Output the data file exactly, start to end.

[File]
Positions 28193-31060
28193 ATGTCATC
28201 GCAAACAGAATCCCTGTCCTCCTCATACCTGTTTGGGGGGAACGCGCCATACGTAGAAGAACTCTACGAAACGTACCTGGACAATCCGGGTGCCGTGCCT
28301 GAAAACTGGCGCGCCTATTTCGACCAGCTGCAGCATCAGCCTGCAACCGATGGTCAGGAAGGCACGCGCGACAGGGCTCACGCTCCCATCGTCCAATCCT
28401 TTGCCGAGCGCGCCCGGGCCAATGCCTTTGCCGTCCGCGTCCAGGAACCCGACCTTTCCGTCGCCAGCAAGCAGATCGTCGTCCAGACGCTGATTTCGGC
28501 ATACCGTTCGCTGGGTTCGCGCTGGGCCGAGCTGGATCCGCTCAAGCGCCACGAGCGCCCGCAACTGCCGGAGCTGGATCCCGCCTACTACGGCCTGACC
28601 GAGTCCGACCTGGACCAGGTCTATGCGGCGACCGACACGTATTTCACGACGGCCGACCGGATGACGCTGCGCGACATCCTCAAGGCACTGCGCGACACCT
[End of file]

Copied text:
Positions 28193-31060
28193 ATGTCATC
28201 GCAAACAGAATCCCTGTCCTCCTCATACCTGTTTGGGGGGAACGCGCCATACGTAGAAGAACTCTACGAAACGTACCTGGACAATCCGGGTGCCGTGCCT
28301 GAAAACTGGCGCGCCTATTTCGACCAGCTGCAGCATCAGCCTGCAACCGATGGTCAGGAAGGCACGCGCGACAGGGCTCACGCTCCCATCGTCCAATCCT
28401 TTGCCGAGCGCGCCCGGGCCAATGCCTTTGCCGTCCGCGTCCAGGAACCCGACCTTTCCGTCGCCAGCAAGCAGATCGTCGTCCAGACGCTGATTTCGGC
28501 ATACCGTTCGCTGGGTTCGCGCTGGGCCGAGCTGGATCCGCTCAAGCGCCACGAGCGCCCGCAACTGCCGGAGCTGGATCCCGCCTACTACGGCCTGACC
28601 GAGTCCGACCTGGACCAGGTCTATGCGGCGACCGACACGTATTTCACGACGGCCGACCGGATGACGCTGCGCGACATCCTCAAGGCACTGCGCGACACCT